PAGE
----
How are you at staying up really late? Can you handle a Monday at work on short sleep? You might want to plan on getting that extra supersized bucket of coffee on Monday morning May 16, because there’s a really good reason to stay up very, very late on Sunday night this week.
A total lunar eclipse. The entire event is visible across the eastern half of the United States. It’s going to be quite the show.
A lunar eclipse occurs when the Moon passes through the Earth’s shadow. Essentially, the Earth blocks sunlight from reaching the Moon. A solar eclipse happens when the Moon blocks the Sun from the Earth. Solar eclipses are challenging – totality lasts for only a handful of minutes, can only be seen from a small portion of the surface of the Earth, and requires special equipment to see the partial phases safely. A lunar eclipse is just the opposite. Since the Earth is much larger than the Moon, it casts a much bigger shadow. A total lunar eclipse lasts for hours, and can easily be seen without special equipment by anyone on the nighttime side of our planet. All you need to do is go outside at the right time and look up. As long as the weather is clear, you’ll see it.
This particular eclipse begins around 9:30pm, but honestly, there isn’t much to see for the first hour. That’s because a shadow has two parts – the umbra, or deepest part of the shadow, and the penumbra, which is much fainter. At about 9:30pm, the Moon will move into the penumbra of the Earth’s shadow. But the penumbra doesn’t really reduce the amount of sunlight striking the Moon all that much, so if you want to skip that bit, wait to go outside until about 10:30pm. By this time, the Moon will begin to enter the umbra, and that’s when things get really cool.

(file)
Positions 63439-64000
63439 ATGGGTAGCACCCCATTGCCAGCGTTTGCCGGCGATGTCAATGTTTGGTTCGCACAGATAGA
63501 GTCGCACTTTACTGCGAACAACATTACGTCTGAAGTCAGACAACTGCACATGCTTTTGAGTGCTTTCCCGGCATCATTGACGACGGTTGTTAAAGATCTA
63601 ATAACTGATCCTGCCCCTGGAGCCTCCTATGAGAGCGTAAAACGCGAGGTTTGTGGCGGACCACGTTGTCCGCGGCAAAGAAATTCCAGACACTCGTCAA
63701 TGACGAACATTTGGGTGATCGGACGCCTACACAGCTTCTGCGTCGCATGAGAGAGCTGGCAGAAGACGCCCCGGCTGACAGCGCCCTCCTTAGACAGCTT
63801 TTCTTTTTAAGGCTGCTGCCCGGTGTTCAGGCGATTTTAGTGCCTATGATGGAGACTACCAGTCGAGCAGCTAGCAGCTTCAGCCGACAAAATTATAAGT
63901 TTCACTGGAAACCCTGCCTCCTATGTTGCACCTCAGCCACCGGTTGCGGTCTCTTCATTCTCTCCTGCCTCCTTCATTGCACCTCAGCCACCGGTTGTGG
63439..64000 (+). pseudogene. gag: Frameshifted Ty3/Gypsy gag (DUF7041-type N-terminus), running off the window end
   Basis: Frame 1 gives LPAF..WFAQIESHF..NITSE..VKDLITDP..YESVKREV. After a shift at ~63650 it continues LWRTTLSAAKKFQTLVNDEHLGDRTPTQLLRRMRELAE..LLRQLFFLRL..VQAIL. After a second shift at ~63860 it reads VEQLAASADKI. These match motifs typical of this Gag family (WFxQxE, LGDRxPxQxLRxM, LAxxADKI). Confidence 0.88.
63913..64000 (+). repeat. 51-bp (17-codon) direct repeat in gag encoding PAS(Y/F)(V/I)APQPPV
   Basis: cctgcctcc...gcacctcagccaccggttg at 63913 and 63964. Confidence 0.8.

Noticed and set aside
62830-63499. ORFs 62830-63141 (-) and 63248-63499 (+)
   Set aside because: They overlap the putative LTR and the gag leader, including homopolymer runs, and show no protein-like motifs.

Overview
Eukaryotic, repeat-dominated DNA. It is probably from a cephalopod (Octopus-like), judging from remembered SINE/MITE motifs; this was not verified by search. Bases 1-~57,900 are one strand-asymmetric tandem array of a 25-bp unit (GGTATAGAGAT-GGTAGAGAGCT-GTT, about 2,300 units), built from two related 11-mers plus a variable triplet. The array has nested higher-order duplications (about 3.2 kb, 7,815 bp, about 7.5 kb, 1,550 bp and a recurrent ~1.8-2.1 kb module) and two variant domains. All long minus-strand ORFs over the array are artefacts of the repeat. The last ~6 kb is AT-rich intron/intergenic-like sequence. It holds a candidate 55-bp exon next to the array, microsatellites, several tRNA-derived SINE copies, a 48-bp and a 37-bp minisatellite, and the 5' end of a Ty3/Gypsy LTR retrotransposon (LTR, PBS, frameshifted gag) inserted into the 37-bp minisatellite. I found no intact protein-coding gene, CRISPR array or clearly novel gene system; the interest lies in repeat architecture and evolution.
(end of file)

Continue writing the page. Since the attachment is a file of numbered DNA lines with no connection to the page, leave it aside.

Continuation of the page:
At first, it will look like something has taken a bite out of one edge of the Moon. Slowly, over the next hour or so, the Moon will seem to disappear, finally beginning to take on a distinctive reddish color. This color is caused by small amounts of light from the Sun making it through the atmosphere of the Earth and reaching the Moon. Red light scatters the least, and so the Moon will appear reddish. Exactly what shade of red we will see depends on the state of Earth’s atmosphere at the time – how much dust and pollution is present. The darker the color, the dirtier the Earth’s air is at the time. Eclipses that occur around the same time as large volcanic eruptions are always extremely dark.
Overall, the eclipse will last for about 5-6 hours, depending on whether or not you choose to watch the penumbral phases of the eclipse. By 3:30am on Monday morning, the show is over. But the experience will be well worth it – a total lunar eclipse is a stunningly beautiful sight. Here’s hoping the weather will prove cooperative. Want to learn more about this eclipse before it happens? Come join us at the VLM on Saturday May 14 for our monthly Stargazing event. We’ll be talking about the eclipse during our Virginia Skies show in the planetarium at 6pm, plus you can enjoy FREE night sky viewing with telescopes (weather permitting) as well as awesome laser shows throughout the evening. Planetarium and laser shows are $8 each, $5 for members. See you there!